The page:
Roanoke Times
                 Copyright (c) 1995, Landmark Communications, Inc.

DATE: THURSDAY, June 21, 1990                   TAG: 9006210293
SECTION: VIRGINIA                    PAGE: B-3   EDITION: METRO 
DATELINE: BEDFORD                                LENGTH: Medium


Closing arguments are expected to begin today in the Jens Soering murder trial.

Soering, 23, is charged with the gruesome stabbing deaths of his girlfriend's parents in 1985. Prosecutors allege that Soering killed retired Canadian industrialist Derek Haysom and his wife, Nancy, at their Boonsboro house on March 30, 1985.

Testimony ended Tuesday on the 12th day of a trial that has been beamed into living rooms across Western Virginia thanks to the presence of television cameras in Bedford Circuit Court.

The first surprise came during opening arguments, when Soering's lawyers told the jury that evidence in the case would show the killer was not Soering, but his former girlfriend, Elizabeth Haysom.

Over the next eight days, Bedford County prosecutor James Updike methodically built his case with the testimony of forensic experts who testified about the multiple stab wounds inflicted upon the Haysoms and what investigators found in the Haysoms' house - from blood stains to beer cans in a bedroom wastebasket.

On June 13, the courtroom was packed when Updike called Elizabeth Haysom to the stand. Haysom had cropped her hair short since she pleaded guilty in 1987 to helping plot her parents' murders and was sentenced to 90 years in prison.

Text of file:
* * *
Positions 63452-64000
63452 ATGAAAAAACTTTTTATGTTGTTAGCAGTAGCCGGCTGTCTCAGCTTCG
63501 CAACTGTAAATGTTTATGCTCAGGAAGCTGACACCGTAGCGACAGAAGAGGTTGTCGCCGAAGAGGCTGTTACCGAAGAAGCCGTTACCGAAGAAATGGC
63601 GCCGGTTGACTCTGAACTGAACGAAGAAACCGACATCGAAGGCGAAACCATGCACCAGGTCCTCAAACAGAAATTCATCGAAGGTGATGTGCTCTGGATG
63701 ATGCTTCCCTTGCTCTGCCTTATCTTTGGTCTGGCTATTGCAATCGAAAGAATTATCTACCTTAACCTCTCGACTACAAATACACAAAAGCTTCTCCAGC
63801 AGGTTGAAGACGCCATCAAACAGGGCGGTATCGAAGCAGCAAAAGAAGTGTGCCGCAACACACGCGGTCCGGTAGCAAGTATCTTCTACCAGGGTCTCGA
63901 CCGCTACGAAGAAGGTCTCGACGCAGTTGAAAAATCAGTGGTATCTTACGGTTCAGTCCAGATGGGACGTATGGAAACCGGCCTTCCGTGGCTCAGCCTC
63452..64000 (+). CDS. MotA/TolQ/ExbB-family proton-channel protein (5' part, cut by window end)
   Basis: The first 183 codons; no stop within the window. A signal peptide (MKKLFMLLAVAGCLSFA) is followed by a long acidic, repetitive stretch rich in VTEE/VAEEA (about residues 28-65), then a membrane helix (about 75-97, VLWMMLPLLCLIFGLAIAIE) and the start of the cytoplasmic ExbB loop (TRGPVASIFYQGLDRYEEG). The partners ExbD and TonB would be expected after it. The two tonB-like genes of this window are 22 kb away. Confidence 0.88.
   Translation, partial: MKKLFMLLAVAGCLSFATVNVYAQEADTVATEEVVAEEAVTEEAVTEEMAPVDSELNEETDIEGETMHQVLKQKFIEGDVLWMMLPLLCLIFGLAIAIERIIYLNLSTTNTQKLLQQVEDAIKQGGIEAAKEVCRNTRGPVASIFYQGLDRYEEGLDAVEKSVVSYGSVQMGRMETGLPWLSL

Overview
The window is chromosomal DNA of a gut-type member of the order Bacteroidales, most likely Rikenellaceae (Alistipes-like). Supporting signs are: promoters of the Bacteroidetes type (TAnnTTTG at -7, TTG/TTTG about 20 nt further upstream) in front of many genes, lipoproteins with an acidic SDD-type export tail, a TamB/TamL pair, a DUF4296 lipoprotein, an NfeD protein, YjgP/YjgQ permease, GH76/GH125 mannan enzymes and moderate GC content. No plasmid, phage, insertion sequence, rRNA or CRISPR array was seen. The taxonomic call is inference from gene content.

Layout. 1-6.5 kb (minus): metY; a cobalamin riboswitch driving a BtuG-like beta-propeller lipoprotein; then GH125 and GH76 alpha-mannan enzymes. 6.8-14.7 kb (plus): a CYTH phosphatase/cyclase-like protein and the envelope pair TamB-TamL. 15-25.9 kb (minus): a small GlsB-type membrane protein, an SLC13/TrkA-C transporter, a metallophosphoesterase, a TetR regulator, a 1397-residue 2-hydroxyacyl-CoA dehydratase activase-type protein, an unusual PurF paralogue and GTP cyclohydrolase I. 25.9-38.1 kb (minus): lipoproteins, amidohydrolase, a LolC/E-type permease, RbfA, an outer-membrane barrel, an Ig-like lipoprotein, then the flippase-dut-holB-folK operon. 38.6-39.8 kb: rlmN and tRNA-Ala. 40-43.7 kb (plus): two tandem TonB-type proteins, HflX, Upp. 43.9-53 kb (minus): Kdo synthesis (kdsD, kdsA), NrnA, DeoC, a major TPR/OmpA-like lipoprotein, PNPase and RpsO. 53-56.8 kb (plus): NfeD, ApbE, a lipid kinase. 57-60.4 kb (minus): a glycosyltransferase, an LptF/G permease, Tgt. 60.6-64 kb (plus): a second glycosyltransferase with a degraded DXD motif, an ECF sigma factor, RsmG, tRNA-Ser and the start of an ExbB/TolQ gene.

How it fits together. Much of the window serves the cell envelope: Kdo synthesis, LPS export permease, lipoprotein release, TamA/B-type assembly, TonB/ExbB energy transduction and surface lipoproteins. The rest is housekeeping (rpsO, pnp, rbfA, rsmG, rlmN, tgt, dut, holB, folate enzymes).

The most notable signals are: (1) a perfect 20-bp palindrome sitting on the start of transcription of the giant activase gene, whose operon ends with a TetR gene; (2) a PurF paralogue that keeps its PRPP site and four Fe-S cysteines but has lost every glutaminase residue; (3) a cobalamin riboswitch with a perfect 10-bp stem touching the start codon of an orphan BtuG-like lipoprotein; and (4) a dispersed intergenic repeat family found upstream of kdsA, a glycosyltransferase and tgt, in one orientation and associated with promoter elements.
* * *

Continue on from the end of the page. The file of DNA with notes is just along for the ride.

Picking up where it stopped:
Updike, who had bullied Haysom during her testimony in 1987, treated his star witness with courtesy and even fetched her a glass of water.

Haysom, now 26, told jurors that she set up an alibi for Soering during a weekend trip to Washington, D.C., during their freshman year at the University of Virginia. Soering, she said, drove to Boonsboro and killed her parents.

Under two hours of cross-examination, Haysom admitted that she had fed Soering a steady diet of lies to turn him against her parents. She also admitted changing details about the murder weekend from the version she told at her sentencing hearing in October 1987. But she stuck to her contention that Soering killed her parents.

The prosecution rested its case Friday, leading to a weekend of speculation about whether Soering would testify in his own defense.

Soering was eager to tell his side of the story when he was called to the witness stand Monday. Soering told essentially the same story as Haysom - but with their roles reversed. Soering testified that Haysom took time out from their Washington trip to settle a drug deal. She returned several hours later and said that she had killed her parents, Soering said.

Soering, the son of a West German diplomat, said he agreed to take the blame for his lover. If arrested, Soering thought he would be deported to Germany, while she would face the electric chair.

"I loved the girl," Soering testified. "The decision to protect Elizabeth was immediate."

Under cross-examination, Updike tried to show that Soering's story did not add up, in light of allusions to murder found in letters that Soering and Haysom exchanged before and after the killings.

After the defense rested Tuesday, Circuit Judge William Sweeney called a one-day recess. After closing arguments today, jurors are to begin deliberations, which could start as early as noon.

The jurors - seven men and seven women - have made daily commutes to the trial from Nelson County. Sweeney agreed to bring in a jury from outside Bedford County because of pretrial publicity.

 by CNB